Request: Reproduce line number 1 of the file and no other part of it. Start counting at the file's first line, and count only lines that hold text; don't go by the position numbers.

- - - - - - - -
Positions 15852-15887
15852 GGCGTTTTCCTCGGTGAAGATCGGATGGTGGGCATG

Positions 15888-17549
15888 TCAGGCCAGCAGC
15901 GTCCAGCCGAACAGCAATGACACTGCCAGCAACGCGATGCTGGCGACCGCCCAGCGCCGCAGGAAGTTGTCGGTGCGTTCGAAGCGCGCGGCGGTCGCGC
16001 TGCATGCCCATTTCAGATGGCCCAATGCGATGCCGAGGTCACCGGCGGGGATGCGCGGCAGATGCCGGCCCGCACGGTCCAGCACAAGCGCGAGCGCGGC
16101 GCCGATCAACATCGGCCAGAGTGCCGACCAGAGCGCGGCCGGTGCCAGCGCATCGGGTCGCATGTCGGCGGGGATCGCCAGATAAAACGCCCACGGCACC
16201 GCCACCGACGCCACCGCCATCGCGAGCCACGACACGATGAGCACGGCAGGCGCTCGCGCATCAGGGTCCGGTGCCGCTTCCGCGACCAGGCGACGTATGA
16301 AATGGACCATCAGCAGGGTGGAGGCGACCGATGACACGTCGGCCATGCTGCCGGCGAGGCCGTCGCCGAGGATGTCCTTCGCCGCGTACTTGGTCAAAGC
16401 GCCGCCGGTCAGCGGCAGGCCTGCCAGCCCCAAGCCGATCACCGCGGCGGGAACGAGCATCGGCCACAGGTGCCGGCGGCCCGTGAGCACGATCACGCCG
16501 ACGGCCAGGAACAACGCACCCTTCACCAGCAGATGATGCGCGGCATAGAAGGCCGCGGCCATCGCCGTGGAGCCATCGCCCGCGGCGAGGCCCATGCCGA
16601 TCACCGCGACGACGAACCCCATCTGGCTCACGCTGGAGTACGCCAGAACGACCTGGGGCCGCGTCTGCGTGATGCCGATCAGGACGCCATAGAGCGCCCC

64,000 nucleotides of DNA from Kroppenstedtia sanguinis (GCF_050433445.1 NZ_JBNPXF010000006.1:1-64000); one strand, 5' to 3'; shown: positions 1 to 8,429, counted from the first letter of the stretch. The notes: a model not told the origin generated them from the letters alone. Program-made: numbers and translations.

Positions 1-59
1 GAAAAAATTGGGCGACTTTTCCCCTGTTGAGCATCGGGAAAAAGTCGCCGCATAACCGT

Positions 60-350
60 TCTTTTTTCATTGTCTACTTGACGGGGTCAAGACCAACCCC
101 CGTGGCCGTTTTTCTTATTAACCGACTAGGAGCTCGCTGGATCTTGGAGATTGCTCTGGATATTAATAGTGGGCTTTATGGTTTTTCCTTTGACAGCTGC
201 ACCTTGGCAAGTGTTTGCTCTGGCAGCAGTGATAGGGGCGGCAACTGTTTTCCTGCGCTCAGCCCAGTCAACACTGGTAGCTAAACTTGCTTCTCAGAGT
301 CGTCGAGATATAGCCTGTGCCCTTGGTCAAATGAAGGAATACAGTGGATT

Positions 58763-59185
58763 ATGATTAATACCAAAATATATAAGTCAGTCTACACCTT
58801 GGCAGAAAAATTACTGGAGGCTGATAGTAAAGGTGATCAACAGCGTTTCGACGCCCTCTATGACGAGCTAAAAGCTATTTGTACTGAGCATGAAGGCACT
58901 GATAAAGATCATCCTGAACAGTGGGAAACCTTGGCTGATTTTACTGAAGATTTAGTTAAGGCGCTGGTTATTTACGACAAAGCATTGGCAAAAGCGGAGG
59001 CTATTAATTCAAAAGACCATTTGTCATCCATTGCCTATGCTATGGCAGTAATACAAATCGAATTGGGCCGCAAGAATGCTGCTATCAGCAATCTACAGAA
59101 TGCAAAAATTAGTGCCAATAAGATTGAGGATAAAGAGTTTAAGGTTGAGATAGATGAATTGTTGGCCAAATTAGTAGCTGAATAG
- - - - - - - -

Positions 15852-15887